Last-minute buyers face higher prices
FARMERS who have yet to buy fertiliser this spring face price rises of £2/t or more each month until the end of the season in June, reports Roger Chesher of the Bridgewater Partnership.
That is because too many have left buying until the last minute, and the balance between supply and demand is now tipping in suppliers favour.
Some 40% of the arable market and most of the grassland tonnage is still to be delivered.
That is more than 1m tonnes for nitrogen alone, though opinions differ as to how much is not yet ordered. But with autumn plantings up 30% on last year there is little doubt that business will be brisk.
Fertiliser prices have been low in recent years because of chronic over-supply in Western Europe. But last season saw a massive supply cut as factories closed.
The result was a large hike in European prices, fortunately not mirrored this season. But the fact that they are still higher than in the late 1990s and that there are rewards for early purchase has still to strike home in some areas.
The UK industry no longer has capacity to supply all local demand, but shortfalls are adequately met by imports. The supply position is probably neutral overall in its impact on pricing. But new flexibility in ability to export ammonia means the two remaining UK ammonia makers, Terra and Kemira, are much more able to control stocks, which are reportedly lower than in previous years.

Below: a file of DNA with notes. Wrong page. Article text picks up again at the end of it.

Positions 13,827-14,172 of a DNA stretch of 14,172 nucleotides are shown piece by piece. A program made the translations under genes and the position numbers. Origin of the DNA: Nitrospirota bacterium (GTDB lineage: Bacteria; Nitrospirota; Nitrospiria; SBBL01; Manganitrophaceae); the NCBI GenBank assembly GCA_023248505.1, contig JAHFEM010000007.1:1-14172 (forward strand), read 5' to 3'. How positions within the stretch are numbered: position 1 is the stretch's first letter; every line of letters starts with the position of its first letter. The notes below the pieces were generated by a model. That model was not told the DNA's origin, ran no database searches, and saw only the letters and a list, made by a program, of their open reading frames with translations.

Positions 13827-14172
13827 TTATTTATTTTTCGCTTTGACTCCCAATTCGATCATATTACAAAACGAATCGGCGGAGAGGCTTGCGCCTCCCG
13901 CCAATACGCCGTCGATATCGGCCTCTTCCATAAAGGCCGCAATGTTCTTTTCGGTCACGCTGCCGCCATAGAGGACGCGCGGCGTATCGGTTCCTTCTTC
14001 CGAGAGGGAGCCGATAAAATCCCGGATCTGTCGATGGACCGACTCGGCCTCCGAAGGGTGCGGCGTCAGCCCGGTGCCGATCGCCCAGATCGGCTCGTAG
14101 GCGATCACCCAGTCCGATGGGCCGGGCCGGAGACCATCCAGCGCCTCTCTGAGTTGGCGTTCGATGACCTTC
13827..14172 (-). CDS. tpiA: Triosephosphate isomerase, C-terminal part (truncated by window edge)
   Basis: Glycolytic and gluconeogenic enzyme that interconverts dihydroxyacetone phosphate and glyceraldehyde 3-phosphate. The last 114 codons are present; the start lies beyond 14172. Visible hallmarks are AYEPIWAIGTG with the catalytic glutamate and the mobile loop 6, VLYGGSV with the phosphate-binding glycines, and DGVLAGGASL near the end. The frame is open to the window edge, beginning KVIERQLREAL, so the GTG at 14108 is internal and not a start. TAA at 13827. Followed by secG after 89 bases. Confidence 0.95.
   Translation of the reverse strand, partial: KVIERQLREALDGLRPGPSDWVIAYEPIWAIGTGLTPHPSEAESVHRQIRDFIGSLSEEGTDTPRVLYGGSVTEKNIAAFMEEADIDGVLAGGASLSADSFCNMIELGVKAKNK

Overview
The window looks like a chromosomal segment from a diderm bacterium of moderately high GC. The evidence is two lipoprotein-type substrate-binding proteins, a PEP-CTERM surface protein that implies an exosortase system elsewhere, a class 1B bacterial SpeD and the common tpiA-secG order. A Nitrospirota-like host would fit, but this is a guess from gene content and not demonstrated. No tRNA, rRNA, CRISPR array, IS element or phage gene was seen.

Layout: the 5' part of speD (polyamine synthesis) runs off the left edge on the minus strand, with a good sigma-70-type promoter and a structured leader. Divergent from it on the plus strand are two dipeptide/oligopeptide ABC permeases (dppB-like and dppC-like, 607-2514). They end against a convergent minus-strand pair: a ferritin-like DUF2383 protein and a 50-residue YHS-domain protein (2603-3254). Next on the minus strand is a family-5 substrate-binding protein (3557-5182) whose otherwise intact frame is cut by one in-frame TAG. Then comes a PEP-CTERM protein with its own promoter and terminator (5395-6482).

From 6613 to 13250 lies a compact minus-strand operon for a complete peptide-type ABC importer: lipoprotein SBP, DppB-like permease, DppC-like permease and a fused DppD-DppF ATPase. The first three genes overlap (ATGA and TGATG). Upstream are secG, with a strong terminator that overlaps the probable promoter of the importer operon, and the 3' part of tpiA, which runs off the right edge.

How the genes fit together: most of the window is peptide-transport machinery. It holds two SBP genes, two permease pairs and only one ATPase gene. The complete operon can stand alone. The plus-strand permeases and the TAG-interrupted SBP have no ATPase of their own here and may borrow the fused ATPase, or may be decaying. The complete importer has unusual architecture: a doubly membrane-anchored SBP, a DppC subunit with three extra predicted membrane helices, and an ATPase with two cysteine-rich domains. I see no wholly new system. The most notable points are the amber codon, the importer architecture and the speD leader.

British gas prices are high, placing pressure on manufacturers to raise prices although this is partly neutralised by low world ammonia prices.
Low early demand has dissuaded some importers from bringing in large tonnages.
Enough granular urea is probably already here to supply demand at £120-£122/t on farm. But world demand is likely to keep the prilled urea price up. *
Fertiliser special continues on p62
Factor Situation Price impact
Gas prices Currently high in the UK, although
fallen back in the USA. Major input
for ammonia manufacture.
Ammonia prices Low on World markets, limits ability
of makers to export to other markets.
Manufacturing capacity Now more balanced with a neutral
Current stocks Better controlled, lower than
Manufacturing With Hydro now importing to meet
flexibility demand, and Terra /Kemira able to
export ammonia, excess stocks can
Imports Not quite enough around to affect
Currency Too early for Euro to have any
$ price currently neutral in effect
on buying phosphate and potash.
Crop requirements Autumn plantings 30% up on last year.
Dairy sector more buoyant.
Farm stocks Carry over from last season
Purchase patterns Strong move towards purchase at
point of usage. Last-minute logistical